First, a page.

*Very hard lesson learned here: I had decided to get in some semblance of "good shape," and had worked my way up from five to 20 push-ups at a time. I got prideful, and started envisioning the day when I'd be able to knock off 30, or 40, even. And then it tore: I know exactly when it happened, and swear I heard it. I definitely felt it. The lesson: When you're 51, EASE yourself VERY CAREFULLY into any sort of physical activity to which you're half-century old carcass is unaccustomed. So now I've got the bone shard coccyx, the shredded rotator cuff and a recent root canal and crown to keep the pain evenly distributed. I will welcome the gout like an old and long-overdue friend.

Etienne said...

When Aloïs Brandl studied linguistics during the Great War, he used British POW's.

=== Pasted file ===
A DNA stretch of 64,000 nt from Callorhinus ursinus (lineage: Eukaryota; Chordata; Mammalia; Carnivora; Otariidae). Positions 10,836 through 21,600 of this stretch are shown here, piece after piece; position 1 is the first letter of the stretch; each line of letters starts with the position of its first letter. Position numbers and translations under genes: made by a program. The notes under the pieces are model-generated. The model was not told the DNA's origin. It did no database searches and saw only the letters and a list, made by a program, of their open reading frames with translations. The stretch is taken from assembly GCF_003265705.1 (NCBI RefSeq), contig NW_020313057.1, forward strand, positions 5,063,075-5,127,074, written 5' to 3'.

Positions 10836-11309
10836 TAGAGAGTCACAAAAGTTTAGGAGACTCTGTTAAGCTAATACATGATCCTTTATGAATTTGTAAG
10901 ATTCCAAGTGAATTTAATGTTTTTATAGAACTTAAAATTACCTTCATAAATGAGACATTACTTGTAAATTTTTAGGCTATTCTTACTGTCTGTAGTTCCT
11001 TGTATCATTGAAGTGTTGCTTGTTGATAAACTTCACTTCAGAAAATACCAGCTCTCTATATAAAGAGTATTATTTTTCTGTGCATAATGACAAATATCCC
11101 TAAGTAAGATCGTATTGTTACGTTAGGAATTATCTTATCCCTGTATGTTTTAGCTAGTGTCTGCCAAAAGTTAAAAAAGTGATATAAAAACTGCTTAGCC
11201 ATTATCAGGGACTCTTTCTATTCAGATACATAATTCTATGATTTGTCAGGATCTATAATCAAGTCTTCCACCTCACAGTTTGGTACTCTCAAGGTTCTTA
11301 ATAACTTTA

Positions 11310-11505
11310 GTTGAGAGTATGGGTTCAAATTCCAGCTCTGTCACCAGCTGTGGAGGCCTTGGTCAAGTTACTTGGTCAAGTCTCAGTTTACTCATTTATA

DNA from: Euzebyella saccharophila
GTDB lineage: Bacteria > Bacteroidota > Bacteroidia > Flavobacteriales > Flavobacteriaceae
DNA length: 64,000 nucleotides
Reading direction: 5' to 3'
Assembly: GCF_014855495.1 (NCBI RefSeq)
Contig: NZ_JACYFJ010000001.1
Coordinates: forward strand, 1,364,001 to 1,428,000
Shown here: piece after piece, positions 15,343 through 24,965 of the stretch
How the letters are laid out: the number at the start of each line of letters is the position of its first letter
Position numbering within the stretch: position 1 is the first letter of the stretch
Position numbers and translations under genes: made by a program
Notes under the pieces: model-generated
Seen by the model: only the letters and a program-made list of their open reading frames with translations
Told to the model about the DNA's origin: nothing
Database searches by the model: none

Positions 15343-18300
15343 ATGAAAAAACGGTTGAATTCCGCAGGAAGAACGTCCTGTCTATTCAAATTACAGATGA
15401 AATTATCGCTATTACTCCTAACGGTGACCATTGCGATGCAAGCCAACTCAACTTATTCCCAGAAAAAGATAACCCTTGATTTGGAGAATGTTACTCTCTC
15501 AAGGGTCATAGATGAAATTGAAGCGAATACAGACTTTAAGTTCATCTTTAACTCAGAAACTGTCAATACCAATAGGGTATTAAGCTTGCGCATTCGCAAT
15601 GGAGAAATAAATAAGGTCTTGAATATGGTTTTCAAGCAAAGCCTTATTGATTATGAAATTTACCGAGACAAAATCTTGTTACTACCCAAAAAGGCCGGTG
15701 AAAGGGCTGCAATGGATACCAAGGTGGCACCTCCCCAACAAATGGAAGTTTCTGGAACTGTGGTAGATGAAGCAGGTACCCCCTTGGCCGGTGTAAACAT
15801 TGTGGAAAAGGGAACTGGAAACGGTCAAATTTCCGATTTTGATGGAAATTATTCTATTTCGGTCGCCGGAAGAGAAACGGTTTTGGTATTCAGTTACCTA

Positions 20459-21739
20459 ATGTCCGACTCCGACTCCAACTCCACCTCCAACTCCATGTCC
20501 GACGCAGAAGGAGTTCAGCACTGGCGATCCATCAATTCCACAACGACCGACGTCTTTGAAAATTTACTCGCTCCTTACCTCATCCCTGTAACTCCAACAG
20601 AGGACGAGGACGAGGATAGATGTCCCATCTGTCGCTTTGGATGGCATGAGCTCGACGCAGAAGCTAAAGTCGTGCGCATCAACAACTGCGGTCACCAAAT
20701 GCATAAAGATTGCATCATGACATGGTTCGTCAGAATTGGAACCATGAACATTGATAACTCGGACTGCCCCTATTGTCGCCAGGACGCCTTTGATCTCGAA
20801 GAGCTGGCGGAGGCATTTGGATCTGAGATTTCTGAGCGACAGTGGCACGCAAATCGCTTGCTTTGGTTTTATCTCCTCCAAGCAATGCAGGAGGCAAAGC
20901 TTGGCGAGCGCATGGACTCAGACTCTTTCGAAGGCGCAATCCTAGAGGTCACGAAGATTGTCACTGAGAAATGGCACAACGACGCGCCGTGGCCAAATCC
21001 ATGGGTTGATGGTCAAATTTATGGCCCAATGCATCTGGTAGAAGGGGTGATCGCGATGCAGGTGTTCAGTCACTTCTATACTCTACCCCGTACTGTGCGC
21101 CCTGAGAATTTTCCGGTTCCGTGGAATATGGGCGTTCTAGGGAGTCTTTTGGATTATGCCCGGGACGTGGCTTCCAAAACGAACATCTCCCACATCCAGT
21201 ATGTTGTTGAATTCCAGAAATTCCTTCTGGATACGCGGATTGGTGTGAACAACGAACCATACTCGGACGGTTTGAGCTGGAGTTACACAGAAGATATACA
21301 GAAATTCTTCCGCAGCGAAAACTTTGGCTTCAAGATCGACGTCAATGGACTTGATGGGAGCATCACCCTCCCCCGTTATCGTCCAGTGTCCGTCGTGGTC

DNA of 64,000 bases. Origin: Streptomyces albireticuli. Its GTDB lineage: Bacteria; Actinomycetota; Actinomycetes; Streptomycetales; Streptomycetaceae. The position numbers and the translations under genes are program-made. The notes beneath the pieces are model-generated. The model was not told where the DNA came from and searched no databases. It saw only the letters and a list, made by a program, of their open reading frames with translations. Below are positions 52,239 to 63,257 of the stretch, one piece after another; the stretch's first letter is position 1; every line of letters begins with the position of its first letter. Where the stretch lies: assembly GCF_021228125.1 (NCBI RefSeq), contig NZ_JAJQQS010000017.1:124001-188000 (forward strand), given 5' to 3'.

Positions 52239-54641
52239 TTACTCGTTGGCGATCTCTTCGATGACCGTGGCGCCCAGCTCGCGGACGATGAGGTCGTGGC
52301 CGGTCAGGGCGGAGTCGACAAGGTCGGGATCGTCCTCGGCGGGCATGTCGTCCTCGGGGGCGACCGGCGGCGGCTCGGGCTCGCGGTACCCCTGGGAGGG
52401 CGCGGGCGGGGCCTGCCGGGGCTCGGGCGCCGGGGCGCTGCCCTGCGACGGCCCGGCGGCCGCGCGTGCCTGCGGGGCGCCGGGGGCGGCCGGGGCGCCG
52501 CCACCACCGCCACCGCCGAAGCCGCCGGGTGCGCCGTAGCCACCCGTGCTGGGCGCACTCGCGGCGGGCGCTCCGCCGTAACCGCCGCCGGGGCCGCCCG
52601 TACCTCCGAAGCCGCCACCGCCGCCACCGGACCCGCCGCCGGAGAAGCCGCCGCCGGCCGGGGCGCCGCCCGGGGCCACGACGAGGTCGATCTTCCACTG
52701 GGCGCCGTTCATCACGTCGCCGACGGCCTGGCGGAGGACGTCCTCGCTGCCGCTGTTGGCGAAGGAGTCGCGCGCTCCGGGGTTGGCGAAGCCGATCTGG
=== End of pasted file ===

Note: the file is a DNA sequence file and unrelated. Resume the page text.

He had their voices recorded, and the recordings were recently discovered in Berlin.

He originally commented on his study: "We sought out the farmers lads from isolated farms, the fishermen from tiny harbors, the shepherd's, and above all, all those who were almost unable to read or write.

Local dialect in the strict sense of the word is restricted to those of low intelligence, and is consequently deficient in intellectual content."

The last sentence being also a modern snark, in that "war" being a highly intelligent pursuit, but used as a benefit to record conscripts who were thought of as having low intelligence.

The funny thing is, that the recordings of these men are actually more interesting than Brandl's lifetime work and career. snark...

Etienne said...

While most American ignore what's going on in Europe, John McCain is working hard to start the next war. This war will engulf the whole continent, and pretty much end with cities so radioactive, that only wild boars will roam for centuries.